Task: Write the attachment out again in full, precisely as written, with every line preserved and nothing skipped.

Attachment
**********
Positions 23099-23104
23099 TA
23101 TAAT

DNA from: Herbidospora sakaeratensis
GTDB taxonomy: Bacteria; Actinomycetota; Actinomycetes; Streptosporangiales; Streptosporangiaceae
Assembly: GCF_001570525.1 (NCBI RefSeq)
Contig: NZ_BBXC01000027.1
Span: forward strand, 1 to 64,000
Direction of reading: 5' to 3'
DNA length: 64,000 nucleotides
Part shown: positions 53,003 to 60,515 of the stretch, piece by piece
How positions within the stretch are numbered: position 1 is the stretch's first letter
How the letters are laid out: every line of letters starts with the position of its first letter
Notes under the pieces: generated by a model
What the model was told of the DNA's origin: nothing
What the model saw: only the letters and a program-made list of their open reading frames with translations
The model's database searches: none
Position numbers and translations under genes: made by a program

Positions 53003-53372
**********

Positions 23099-23104
23099 TA
23101 TAAT

DNA from: Herbidospora sakaeratensis
GTDB taxonomy: Bacteria; Actinomycetota; Actinomycetes; Streptosporangiales; Streptosporangiaceae
Assembly: GCF_001570525.1 (NCBI RefSeq)
Contig: NZ_BBXC01000027.1
Span: forward strand, 1 to 64,000
Direction of reading: 5' to 3'
DNA length: 64,000 nucleotides
Part shown: positions 53,003 to 60,515 of the stretch, piece by piece
How positions within the stretch are numbered: position 1 is the stretch's first letter
How the letters are laid out: every line of letters starts with the position of its first letter
Notes under the pieces: generated by a model
What the model was told of the DNA's origin: nothing
What the model saw: only the letters and a program-made list of their open reading frames with translations
The model's database searches: none
Position numbers and translations under genes: made by a program

Positions 53003-53372